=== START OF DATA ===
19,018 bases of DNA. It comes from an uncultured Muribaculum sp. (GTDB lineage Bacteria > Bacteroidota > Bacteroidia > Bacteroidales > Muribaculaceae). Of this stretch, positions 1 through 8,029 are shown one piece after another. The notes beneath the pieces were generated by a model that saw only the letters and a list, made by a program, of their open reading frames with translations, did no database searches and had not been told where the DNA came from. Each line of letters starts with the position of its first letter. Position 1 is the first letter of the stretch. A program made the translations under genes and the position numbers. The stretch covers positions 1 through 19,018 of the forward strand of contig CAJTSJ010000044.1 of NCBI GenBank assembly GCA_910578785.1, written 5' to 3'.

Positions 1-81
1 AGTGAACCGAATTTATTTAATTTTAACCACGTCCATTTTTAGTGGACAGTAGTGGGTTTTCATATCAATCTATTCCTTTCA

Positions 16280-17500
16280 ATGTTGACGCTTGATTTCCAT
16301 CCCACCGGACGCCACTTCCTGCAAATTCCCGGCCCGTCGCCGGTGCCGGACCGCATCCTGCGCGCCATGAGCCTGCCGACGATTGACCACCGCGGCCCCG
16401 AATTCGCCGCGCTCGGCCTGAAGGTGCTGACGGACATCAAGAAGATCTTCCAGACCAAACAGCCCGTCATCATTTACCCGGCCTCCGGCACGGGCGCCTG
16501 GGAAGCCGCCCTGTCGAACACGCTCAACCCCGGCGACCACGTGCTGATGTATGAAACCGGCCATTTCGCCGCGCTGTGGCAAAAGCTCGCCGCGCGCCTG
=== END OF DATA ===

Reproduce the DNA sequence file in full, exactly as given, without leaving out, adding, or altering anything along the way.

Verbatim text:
19,018 bases of DNA. It comes from an uncultured Muribaculum sp. (GTDB lineage Bacteria > Bacteroidota > Bacteroidia > Bacteroidales > Muribaculaceae). Of this stretch, positions 1 through 8,029 are shown one piece after another. The notes beneath the pieces were generated by a model that saw only the letters and a list, made by a program, of their open reading frames with translations, did no database searches and had not been told where the DNA came from. Each line of letters starts with the position of its first letter. Position 1 is the first letter of the stretch. A program made the translations under genes and the position numbers. The stretch covers positions 1 through 19,018 of the forward strand of contig CAJTSJ010000044.1 of NCBI GenBank assembly GCA_910578785.1, written 5' to 3'.

Positions 1-81
1 AGTGAACCGAATTTATTTAATTTTAACCACGTCCATTTTTAGTGGACAGTAGTGGGTTTTCATATCAATCTATTCCTTTCA

Positions 16280-17500
16280 ATGTTGACGCTTGATTTCCAT
16301 CCCACCGGACGCCACTTCCTGCAAATTCCCGGCCCGTCGCCGGTGCCGGACCGCATCCTGCGCGCCATGAGCCTGCCGACGATTGACCACCGCGGCCCCG
16401 AATTCGCCGCGCTCGGCCTGAAGGTGCTGACGGACATCAAGAAGATCTTCCAGACCAAACAGCCCGTCATCATTTACCCGGCCTCCGGCACGGGCGCCTG
16501 GGAAGCCGCCCTGTCGAACACGCTCAACCCCGGCGACCACGTGCTGATGTATGAAACCGGCCATTTCGCCGCGCTGTGGCAAAAGCTCGCCGCGCGCCTG